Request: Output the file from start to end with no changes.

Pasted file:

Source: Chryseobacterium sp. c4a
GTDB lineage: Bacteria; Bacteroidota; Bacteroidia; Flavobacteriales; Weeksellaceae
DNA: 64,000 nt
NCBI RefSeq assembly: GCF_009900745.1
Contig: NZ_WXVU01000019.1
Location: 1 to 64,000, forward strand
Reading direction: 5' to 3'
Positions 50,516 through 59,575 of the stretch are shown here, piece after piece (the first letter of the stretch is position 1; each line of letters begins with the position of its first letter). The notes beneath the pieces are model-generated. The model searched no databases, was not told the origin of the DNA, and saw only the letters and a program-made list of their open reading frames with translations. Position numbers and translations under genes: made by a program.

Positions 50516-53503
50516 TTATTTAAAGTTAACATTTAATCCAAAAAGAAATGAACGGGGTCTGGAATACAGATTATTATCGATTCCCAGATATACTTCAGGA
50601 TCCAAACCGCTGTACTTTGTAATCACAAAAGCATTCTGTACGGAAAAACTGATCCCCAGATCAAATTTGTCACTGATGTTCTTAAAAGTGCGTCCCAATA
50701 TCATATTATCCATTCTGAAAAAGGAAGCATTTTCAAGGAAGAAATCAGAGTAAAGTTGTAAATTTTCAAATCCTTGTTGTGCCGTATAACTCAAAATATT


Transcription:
Source: Chryseobacterium sp. c4a
GTDB lineage: Bacteria; Bacteroidota; Bacteroidia; Flavobacteriales; Weeksellaceae
DNA: 64,000 nt
NCBI RefSeq assembly: GCF_009900745.1
Contig: NZ_WXVU01000019.1
Location: 1 to 64,000, forward strand
Reading direction: 5' to 3'
Positions 50,516 through 59,575 of the stretch are shown here, piece after piece (the first letter of the stretch is position 1; each line of letters begins with the position of its first letter). The notes beneath the pieces are model-generated. The model searched no databases, was not told the origin of the DNA, and saw only the letters and a program-made list of their open reading frames with translations. Position numbers and translations under genes: made by a program.

Positions 50516-53503
50516 TTATTTAAAGTTAACATTTAATCCAAAAAGAAATGAACGGGGTCTGGAATACAGATTATTATCGATTCCCAGATATACTTCAGGA
50601 TCCAAACCGCTGTACTTTGTAATCACAAAAGCATTCTGTACGGAAAAACTGATCCCCAGATCAAATTTGTCACTGATGTTCTTAAAAGTGCGTCCCAATA
50701 TCATATTATCCATTCTGAAAAAGGAAGCATTTTCAAGGAAGAAATCAGAGTAAAGTTGTAAATTTTCAAATCCTTGTTGTGCCGTATAACTCAAAATATT